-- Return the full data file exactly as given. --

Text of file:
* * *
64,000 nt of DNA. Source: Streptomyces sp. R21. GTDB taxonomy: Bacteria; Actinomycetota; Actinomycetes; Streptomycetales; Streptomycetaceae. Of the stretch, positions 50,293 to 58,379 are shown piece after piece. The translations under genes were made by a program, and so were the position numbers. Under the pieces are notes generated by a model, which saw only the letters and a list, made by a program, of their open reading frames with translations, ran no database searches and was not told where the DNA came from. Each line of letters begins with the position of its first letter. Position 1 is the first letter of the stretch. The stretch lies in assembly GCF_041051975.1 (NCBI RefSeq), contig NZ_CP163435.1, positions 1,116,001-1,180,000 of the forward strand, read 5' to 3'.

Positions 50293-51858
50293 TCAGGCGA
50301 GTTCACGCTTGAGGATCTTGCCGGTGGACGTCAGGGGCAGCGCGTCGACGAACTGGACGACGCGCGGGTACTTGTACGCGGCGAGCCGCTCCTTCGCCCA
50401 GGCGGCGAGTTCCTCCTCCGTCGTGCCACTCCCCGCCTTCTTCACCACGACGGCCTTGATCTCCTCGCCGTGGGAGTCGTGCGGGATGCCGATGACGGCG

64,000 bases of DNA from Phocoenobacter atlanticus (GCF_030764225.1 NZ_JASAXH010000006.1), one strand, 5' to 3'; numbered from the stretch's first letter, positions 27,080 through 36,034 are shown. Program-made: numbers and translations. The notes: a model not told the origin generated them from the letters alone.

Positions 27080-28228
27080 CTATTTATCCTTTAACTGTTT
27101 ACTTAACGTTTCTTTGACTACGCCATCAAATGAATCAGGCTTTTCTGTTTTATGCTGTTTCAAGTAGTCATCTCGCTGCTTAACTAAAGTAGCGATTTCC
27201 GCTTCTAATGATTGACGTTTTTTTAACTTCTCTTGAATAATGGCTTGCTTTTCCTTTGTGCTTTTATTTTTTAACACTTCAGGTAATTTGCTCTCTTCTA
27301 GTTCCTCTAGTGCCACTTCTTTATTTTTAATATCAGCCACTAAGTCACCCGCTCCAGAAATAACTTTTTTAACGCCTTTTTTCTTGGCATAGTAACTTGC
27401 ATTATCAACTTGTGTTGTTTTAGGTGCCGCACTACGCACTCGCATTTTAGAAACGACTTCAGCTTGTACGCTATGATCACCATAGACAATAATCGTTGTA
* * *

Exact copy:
64,000 nt of DNA. Source: Streptomyces sp. R21. GTDB taxonomy: Bacteria; Actinomycetota; Actinomycetes; Streptomycetales; Streptomycetaceae. Of the stretch, positions 50,293 to 58,379 are shown piece after piece. The translations under genes were made by a program, and so were the position numbers. Under the pieces are notes generated by a model, which saw only the letters and a list, made by a program, of their open reading frames with translations, ran no database searches and was not told where the DNA came from. Each line of letters begins with the position of its first letter. Position 1 is the first letter of the stretch. The stretch lies in assembly GCF_041051975.1 (NCBI RefSeq), contig NZ_CP163435.1, positions 1,116,001-1,180,000 of the forward strand, read 5' to 3'.

Positions 50293-51858
50293 TCAGGCGA
50301 GTTCACGCTTGAGGATCTTGCCGGTGGACGTCAGGGGCAGCGCGTCGACGAACTGGACGACGCGCGGGTACTTGTACGCGGCGAGCCGCTCCTTCGCCCA
50401 GGCGGCGAGTTCCTCCTCCGTCGTGCCACTCCCCGCCTTCTTCACCACGACGGCCTTGATCTCCTCGCCGTGGGAGTCGTGCGGGATGCCGATGACGGCG

64,000 bases of DNA from Phocoenobacter atlanticus (GCF_030764225.1 NZ_JASAXH010000006.1), one strand, 5' to 3'; numbered from the stretch's first letter, positions 27,080 through 36,034 are shown. Program-made: numbers and translations. The notes: a model not told the origin generated them from the letters alone.

Positions 27080-28228
27080 CTATTTATCCTTTAACTGTTT
27101 ACTTAACGTTTCTTTGACTACGCCATCAAATGAATCAGGCTTTTCTGTTTTATGCTGTTTCAAGTAGTCATCTCGCTGCTTAACTAAAGTAGCGATTTCC
27201 GCTTCTAATGATTGACGTTTTTTTAACTTCTCTTGAATAATGGCTTGCTTTTCCTTTGTGCTTTTATTTTTTAACACTTCAGGTAATTTGCTCTCTTCTA
27301 GTTCCTCTAGTGCCACTTCTTTATTTTTAATATCAGCCACTAAGTCACCCGCTCCAGAAATAACTTTTTTAACGCCTTTTTTCTTGGCATAGTAACTTGC
27401 ATTATCAACTTGTGTTGTTTTAGGTGCCGCACTACGCACTCGCATTTTAGAAACGACTTCAGCTTGTACGCTATGATCACCATAGACAATAATCGTTGTA